Wallace & Gromit In The Curse Of The Were-Rabbit

February 6, 2010 by  
Filed under - Home, Reviews

4gromit300WALLACE AND GROMIT IN THE CURSE OF THE WERE-RABBIT: Saturday, 6th February, BBC3, 9.25pm ALERT ME

With Horne and Corden’s partnership seemingly on the rocks, there’s one British comedy duo we can always rely on.

Since their debut in 1989’s A Grand Day Out, Wallace and Gromit have become a national comedy treasure joining the ranks of Morecambe and Wise, The Two Ronnies and Monty Python.

In their first feature-length outing the claymation duo embark on a madcap adventure full of charm and cheese.

Wenslydale loving Wallace and his constant doggy companion start up a pest-control business after an influx of rabbits threatens Tottington village’s upcoming Giant Vegetable Competition.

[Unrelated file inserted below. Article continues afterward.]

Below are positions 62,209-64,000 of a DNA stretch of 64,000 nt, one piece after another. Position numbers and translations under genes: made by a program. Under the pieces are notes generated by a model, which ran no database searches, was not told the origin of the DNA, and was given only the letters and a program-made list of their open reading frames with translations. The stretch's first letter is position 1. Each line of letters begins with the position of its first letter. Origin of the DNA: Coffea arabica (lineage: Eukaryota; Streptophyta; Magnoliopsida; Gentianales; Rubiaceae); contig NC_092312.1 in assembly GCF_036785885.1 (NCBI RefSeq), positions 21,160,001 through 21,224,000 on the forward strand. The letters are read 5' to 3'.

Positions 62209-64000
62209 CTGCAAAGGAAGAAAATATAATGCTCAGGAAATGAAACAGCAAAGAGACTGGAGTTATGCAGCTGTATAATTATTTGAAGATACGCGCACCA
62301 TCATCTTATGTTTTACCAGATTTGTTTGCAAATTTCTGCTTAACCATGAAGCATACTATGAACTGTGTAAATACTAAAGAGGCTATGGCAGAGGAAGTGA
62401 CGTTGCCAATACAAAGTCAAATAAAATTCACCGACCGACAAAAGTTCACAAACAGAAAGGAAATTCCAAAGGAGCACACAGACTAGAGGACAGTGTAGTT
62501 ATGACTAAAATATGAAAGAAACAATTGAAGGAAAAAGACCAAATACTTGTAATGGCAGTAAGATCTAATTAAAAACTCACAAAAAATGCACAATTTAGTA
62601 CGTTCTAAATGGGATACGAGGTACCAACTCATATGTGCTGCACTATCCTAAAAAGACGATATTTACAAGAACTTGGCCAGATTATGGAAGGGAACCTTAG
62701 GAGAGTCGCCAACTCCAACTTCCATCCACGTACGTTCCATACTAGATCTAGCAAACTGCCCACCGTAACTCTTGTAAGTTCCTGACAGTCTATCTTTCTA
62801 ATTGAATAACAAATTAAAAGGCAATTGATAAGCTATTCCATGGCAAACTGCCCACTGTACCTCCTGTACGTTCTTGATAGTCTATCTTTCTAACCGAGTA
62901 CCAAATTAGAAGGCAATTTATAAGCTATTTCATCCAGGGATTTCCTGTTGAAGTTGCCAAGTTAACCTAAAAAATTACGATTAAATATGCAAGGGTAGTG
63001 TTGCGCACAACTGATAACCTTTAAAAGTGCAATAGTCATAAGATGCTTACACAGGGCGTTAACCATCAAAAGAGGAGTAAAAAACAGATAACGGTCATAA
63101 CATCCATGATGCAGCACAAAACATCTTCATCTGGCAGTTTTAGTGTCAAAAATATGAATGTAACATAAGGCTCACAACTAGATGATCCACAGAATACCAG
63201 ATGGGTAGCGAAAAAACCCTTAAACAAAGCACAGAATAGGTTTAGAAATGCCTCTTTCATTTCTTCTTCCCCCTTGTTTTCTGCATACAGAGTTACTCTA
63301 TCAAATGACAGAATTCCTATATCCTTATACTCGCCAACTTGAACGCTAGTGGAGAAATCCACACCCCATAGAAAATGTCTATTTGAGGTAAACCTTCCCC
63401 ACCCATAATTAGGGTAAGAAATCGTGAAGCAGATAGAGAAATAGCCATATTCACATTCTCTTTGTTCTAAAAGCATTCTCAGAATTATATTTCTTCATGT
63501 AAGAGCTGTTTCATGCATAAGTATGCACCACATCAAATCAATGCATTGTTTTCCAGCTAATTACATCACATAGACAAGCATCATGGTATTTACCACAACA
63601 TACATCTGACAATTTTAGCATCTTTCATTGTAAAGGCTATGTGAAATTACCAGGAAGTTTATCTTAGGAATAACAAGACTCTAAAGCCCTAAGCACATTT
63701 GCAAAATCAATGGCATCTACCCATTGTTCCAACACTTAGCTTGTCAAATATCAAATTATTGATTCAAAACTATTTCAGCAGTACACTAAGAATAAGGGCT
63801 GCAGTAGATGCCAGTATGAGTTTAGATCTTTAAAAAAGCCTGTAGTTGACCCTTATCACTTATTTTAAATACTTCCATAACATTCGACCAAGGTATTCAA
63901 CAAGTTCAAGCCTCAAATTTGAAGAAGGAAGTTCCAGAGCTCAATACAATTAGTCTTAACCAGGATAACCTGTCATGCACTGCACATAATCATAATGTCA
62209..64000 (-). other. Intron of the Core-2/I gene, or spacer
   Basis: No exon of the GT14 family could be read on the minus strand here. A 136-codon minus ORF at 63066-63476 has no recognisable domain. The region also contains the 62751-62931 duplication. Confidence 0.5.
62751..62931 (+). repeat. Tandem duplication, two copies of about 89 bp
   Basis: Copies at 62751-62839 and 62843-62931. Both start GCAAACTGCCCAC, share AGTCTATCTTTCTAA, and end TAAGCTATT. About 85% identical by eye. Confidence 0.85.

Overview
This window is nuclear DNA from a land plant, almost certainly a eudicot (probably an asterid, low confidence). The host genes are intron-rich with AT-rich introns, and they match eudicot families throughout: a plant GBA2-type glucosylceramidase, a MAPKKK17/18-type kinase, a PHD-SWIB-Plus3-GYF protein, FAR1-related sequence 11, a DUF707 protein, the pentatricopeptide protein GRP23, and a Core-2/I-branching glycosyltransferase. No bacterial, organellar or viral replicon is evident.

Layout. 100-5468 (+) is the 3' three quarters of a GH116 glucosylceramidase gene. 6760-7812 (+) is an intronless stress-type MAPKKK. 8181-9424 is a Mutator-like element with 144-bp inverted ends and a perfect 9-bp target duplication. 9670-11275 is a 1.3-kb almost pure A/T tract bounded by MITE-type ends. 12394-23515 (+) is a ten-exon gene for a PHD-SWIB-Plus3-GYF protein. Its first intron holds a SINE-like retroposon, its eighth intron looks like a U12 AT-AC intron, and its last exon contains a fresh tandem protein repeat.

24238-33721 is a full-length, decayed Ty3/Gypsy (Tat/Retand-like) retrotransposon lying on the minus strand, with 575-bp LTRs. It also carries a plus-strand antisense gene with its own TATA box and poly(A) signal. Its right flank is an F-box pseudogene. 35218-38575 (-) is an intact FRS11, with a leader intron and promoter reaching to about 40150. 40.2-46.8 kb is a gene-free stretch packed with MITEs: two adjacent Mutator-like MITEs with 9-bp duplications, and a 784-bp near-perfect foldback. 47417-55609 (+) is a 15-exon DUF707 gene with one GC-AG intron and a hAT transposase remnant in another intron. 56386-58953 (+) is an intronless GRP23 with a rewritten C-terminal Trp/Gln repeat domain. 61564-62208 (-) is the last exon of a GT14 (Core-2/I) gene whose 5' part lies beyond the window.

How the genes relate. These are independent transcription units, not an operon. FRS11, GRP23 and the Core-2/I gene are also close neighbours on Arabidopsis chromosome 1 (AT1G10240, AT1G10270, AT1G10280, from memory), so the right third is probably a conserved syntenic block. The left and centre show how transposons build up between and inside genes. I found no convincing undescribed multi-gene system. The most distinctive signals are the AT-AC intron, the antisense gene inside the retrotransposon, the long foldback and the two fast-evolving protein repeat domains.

But their bunny-catching gadgets are no match for a mysterious monster that is destroying local gardens. The pair enter a race to catch the strangely familiar Were-Rabbit and win the heart of Lady Tottington.

With every viewing there’s another layer of jokes to be discovered. Behind our plastecine protagonists, hand-crafted sets are plastered with puns: a movie poster for ‘Spartichoke’, Gromit’s graduation picture from ‘Dogwarts’ and Wallace’s ‘cracking’ book collection are among the subtle gags that pop up in the background.

While much of their English eccentricities are retained, with a mind for American audiences the film contains a number of nods to US culture including King Kong, Bugs Bunny and Tennessee Williams.

In his best performance since animated short The Wrong Trousers, mute mutt Gromit steals the show. Never uttering a word, his facial sighs say it all and despite being filmed at a rate of 24 frames a day, he has perfect comic timing.

Like a canine Buster Keating, Gromit plays the ideal straight-man to counter his owner’s buffoonery.

Kids will love the fast-paced action and there are plenty of ‘extra-mature’ jokes to keep their parents and grandparents amused.